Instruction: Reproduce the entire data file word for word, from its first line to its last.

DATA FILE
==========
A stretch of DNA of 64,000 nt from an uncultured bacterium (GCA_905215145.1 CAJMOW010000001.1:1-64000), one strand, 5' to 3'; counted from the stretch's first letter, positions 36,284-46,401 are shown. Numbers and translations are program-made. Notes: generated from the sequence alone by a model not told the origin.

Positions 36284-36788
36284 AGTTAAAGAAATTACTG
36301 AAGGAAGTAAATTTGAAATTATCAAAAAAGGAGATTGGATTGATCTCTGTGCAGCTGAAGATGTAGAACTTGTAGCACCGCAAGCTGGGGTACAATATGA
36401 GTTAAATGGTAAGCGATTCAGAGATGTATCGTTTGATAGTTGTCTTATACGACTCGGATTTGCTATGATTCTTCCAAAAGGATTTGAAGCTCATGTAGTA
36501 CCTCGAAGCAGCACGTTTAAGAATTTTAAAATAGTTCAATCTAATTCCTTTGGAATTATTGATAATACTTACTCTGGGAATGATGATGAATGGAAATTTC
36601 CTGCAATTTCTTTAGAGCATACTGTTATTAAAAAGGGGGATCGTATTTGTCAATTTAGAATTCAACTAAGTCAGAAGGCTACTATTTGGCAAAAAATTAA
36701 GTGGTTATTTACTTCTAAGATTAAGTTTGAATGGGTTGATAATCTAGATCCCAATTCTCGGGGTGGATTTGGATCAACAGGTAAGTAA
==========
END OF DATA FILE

A stretch of DNA of 64,000 nt from an uncultured bacterium (GCA_905215145.1 CAJMOW010000001.1:1-64000), one strand, 5' to 3'; counted from the stretch's first letter, positions 36,284-46,401 are shown. Numbers and translations are program-made. Notes: generated from the sequence alone by a model not told the origin.

Positions 36284-36788
36284 AGTTAAAGAAATTACTG
36301 AAGGAAGTAAATTTGAAATTATCAAAAAAGGAGATTGGATTGATCTCTGTGCAGCTGAAGATGTAGAACTTGTAGCACCGCAAGCTGGGGTACAATATGA
36401 GTTAAATGGTAAGCGATTCAGAGATGTATCGTTTGATAGTTGTCTTATACGACTCGGATTTGCTATGATTCTTCCAAAAGGATTTGAAGCTCATGTAGTA
36501 CCTCGAAGCAGCACGTTTAAGAATTTTAAAATAGTTCAATCTAATTCCTTTGGAATTATTGATAATACTTACTCTGGGAATGATGATGAATGGAAATTTC
36601 CTGCAATTTCTTTAGAGCATACTGTTATTAAAAAGGGGGATCGTATTTGTCAATTTAGAATTCAACTAAGTCAGAAGGCTACTATTTGGCAAAAAATTAA
36701 GTGGTTATTTACTTCTAAGATTAAGTTTGAATGGGTTGATAATCTAGATCCCAATTCTCGGGGTGGATTTGGATCAACAGGTAAGTAA